8. We so often walk around with a myriad of issues health wise developing or developed and think it is normal to get sick, like the body has let us down. Rather than looking at it from the other direction.

  9. It such an endless tiresome cycle we as a humanity are stuck in, we seek solutions to fix a problem in this case drugs, we wait for the relief and then we can pretend it never happened. Saying no to this pattern and wanting to look at the root cause is exactly what Serge Benhayon presents. A way of living that brings honesty to ones life.

    1. Well said Natalie – when we are unwell and seek a fix, this does not address the underlying issue and so the illness or disease will come back on some way or another till such time that we are willing to face what it is actually telling us. And this I have found can be applied to so much in our lives – be it relationship issues, work related problems etc – when something comes back time and time again, it means we have to look at it deeper rather than seek a quick fix. So much to learn in life and so many opportunities offered to us for our growth.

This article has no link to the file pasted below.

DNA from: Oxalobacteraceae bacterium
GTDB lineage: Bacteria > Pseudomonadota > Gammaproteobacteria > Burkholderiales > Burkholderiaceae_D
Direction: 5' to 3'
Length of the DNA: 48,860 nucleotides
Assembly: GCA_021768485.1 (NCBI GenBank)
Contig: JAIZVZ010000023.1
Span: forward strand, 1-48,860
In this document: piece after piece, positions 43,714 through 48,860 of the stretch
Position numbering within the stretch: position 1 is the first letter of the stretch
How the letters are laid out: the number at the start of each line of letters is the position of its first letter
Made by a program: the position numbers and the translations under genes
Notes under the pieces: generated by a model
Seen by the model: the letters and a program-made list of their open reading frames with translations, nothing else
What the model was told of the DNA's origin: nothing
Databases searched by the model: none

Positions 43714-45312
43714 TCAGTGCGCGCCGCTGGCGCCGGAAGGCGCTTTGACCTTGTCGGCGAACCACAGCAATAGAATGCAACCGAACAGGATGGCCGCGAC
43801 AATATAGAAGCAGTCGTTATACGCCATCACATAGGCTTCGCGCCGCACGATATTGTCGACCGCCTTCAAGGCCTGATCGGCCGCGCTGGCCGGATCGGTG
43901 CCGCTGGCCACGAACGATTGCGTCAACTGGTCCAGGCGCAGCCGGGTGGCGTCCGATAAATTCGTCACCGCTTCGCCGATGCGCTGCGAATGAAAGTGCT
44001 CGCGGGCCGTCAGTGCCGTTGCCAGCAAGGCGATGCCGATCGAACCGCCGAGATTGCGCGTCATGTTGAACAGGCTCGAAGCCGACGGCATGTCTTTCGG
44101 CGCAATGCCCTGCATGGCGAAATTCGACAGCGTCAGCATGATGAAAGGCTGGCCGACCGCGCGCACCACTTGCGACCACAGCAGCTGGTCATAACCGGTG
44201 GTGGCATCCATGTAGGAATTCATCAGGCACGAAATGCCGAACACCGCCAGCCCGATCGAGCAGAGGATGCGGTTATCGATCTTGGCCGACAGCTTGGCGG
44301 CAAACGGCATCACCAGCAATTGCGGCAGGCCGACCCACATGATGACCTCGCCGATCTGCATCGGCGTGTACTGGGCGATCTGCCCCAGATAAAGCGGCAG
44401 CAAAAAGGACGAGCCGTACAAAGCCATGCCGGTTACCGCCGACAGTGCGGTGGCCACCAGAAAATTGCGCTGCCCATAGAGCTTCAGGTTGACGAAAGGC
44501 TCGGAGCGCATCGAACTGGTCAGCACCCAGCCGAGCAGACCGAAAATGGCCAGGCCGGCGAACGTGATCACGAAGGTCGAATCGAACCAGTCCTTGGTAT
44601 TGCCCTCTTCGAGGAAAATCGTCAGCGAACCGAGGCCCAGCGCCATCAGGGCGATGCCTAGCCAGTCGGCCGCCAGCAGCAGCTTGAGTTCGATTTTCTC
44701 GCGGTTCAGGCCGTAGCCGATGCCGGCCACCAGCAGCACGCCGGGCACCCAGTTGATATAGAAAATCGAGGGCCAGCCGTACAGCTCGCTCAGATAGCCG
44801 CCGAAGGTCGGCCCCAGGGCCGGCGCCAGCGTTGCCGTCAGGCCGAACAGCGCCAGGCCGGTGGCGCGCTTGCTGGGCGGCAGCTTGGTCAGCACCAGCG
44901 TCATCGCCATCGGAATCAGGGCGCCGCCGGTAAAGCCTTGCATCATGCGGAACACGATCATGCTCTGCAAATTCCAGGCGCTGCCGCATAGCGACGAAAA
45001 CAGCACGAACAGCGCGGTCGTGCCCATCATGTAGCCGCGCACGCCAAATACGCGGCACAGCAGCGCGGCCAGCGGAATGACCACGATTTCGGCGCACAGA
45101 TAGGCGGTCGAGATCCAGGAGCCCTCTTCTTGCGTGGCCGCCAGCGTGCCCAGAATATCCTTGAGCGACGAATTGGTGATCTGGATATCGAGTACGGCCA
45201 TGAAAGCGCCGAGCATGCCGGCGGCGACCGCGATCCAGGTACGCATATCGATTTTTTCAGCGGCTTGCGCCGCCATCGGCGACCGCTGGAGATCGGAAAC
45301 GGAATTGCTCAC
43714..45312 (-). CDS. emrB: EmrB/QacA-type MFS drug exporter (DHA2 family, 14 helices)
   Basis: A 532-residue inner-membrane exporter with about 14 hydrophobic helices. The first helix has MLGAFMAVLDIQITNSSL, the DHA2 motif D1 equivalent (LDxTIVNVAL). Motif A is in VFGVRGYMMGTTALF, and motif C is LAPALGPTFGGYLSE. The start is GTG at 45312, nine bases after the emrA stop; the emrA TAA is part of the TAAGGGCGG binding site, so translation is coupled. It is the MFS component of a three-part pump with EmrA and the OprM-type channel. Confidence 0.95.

10. It’s like with the iceberg, what we see is only the tip of the underlying sickness; often there are abysses one cannot surmise before actually seeing them. As multidimensional beings much of what is going on is not perceivable to the 5 senses.

  11. The amazing increase in hospitals, chemists and pharmacies and the increase in size of the medication section in supermarkets is a real reflection of the sickness we all live with and the medication relief we seek to manage and masks the truth of how we are living and the depth of what is really going on. The acceptance of this in the world that really does need to be exposed.

  12. I reckon that we get used to what we see around us, obesity would have been a rarity years back but we now normalise it and think people are strange or special if they are slim. We normalise ill health and it is all around us, whether it is the obvious weight issue or the more hidden issue of having a mix of a drugs prescribed as long as your arm by the time we are in our sixties, just to keep us alive. This is an issue to look at.

  13. “No, on the surface society seems to be doing well. ” If this is so why is the state of our medical system overloaded and nurses and doctors are at a burn-out stage? Looking deeper into society we find that all is not well at all. We entirely ignore the energetic factor at our peril. We are not merely physical beings.

  14. “No, on the surface society seems to be doing well. ” But inside are people doing so well? If we are why do we need so many coffee shops on our high streets? It would seem that people can’t do without their caffeine hit in order to get through their day.